One of the major reasons that muscle fibre typology is not routinely measured to guide sport and discipline specialisation and training advice for athletes, is that the muscle biopsy technique is typically met with resistance from athletes given that it is highly invasive and disruptive to training. While muscle biopsies allow for the direct determination of MHC composition, the disadvantage is the low test-retest reliability (5, 26, 28), which may result from alterations in the depth of the muscle biopsy (20, 22), the yield of fibres that are obtained (24) and/or other sources of technical error (28). As such, a valid and reliable non-invasive technique to estimate muscle fibre typology would circumvent some of these limitations and allow us to apply the information that we’ve learned from classical muscle biopsy studies for talent identification and training prescription for athletes.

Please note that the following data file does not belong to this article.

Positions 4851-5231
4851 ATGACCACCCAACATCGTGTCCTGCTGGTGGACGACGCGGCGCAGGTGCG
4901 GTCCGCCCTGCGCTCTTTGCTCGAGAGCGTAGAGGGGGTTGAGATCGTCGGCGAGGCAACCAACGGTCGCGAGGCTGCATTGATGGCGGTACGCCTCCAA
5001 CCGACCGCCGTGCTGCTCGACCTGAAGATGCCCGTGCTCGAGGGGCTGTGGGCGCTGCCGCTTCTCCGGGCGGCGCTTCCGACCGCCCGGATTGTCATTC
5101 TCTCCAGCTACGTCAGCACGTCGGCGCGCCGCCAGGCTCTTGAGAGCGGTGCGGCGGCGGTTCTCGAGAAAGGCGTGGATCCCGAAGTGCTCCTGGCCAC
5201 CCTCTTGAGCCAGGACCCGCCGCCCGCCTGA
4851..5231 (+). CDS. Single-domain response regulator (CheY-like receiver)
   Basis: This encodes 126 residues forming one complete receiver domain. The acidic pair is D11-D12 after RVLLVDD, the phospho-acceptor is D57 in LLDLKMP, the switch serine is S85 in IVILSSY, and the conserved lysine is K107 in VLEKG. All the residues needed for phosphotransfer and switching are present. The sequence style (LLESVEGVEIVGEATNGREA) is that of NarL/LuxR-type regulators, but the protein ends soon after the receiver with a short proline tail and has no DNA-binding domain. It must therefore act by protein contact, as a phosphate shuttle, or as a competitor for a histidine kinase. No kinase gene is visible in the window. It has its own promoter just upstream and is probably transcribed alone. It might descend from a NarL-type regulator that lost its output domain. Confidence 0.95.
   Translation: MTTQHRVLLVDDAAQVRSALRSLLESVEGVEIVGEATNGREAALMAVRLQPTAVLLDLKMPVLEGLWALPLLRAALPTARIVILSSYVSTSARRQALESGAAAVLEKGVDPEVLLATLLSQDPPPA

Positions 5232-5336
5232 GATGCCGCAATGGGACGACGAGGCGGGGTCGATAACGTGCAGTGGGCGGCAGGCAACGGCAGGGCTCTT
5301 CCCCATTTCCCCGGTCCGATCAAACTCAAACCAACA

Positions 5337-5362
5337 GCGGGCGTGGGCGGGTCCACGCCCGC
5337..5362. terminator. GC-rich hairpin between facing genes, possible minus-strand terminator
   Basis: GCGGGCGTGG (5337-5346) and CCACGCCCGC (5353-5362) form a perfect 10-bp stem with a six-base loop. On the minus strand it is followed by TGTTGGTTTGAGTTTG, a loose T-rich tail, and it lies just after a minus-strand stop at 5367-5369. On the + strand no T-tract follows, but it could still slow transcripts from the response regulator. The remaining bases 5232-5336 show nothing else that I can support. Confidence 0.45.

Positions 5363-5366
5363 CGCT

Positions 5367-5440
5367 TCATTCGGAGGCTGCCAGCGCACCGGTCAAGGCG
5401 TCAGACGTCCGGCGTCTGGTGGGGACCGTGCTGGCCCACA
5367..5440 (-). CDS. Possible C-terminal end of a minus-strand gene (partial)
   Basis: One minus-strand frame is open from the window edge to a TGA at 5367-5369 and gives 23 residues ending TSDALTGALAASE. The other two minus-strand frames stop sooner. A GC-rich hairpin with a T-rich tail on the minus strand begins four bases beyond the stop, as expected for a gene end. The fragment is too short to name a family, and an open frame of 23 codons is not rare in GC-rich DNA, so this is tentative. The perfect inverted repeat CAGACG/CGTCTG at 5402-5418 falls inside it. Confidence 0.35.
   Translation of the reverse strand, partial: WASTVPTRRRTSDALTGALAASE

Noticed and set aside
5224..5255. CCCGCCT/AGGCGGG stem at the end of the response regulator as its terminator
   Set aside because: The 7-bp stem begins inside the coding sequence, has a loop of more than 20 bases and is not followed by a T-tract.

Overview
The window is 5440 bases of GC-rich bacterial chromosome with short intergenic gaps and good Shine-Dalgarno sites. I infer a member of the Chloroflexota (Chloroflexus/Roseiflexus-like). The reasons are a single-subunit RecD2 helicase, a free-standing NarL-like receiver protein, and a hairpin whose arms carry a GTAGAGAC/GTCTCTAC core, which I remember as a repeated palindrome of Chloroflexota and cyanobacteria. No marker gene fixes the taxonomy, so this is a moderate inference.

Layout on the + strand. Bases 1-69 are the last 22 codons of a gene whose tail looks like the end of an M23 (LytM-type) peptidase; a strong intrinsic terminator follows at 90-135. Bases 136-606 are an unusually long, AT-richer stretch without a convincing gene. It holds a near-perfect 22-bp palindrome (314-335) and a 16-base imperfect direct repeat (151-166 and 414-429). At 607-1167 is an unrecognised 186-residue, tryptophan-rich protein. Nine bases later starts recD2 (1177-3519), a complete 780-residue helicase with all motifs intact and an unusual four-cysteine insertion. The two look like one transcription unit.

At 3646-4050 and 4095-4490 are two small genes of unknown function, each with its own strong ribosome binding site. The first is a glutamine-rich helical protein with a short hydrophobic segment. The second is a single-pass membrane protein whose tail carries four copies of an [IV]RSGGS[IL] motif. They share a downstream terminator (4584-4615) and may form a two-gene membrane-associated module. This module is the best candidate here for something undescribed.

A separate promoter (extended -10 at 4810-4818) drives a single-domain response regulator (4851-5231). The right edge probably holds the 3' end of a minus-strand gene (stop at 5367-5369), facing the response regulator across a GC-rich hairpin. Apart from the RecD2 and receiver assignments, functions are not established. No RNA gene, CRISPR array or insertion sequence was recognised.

The Muscle Talent Scan
Nearly ten years ago, Professor Wim Derave’s lab of Ghent University developed a non-invasive method to estimate muscle fibre typology, based on the measurement of muscle carnosine by proton magnetic resonance spectroscopy (1H-MRS) (1).
Carnosine is a stable, dipeptide that is present in two-fold higher concentrations in type II fibres compared to type I fibres (7, 18) and has a strong positive association with the muscle biopsy determined percentage of total area occupied by type II fibres in males (r = 0.714, P = 0.009, n = 12 males) (1). 1H-MRS allows for the measurement of an absolute carnosine concentration and this value is expressed as a Z-score relative to a non-athlete control population that have previously been scanned (1, 2).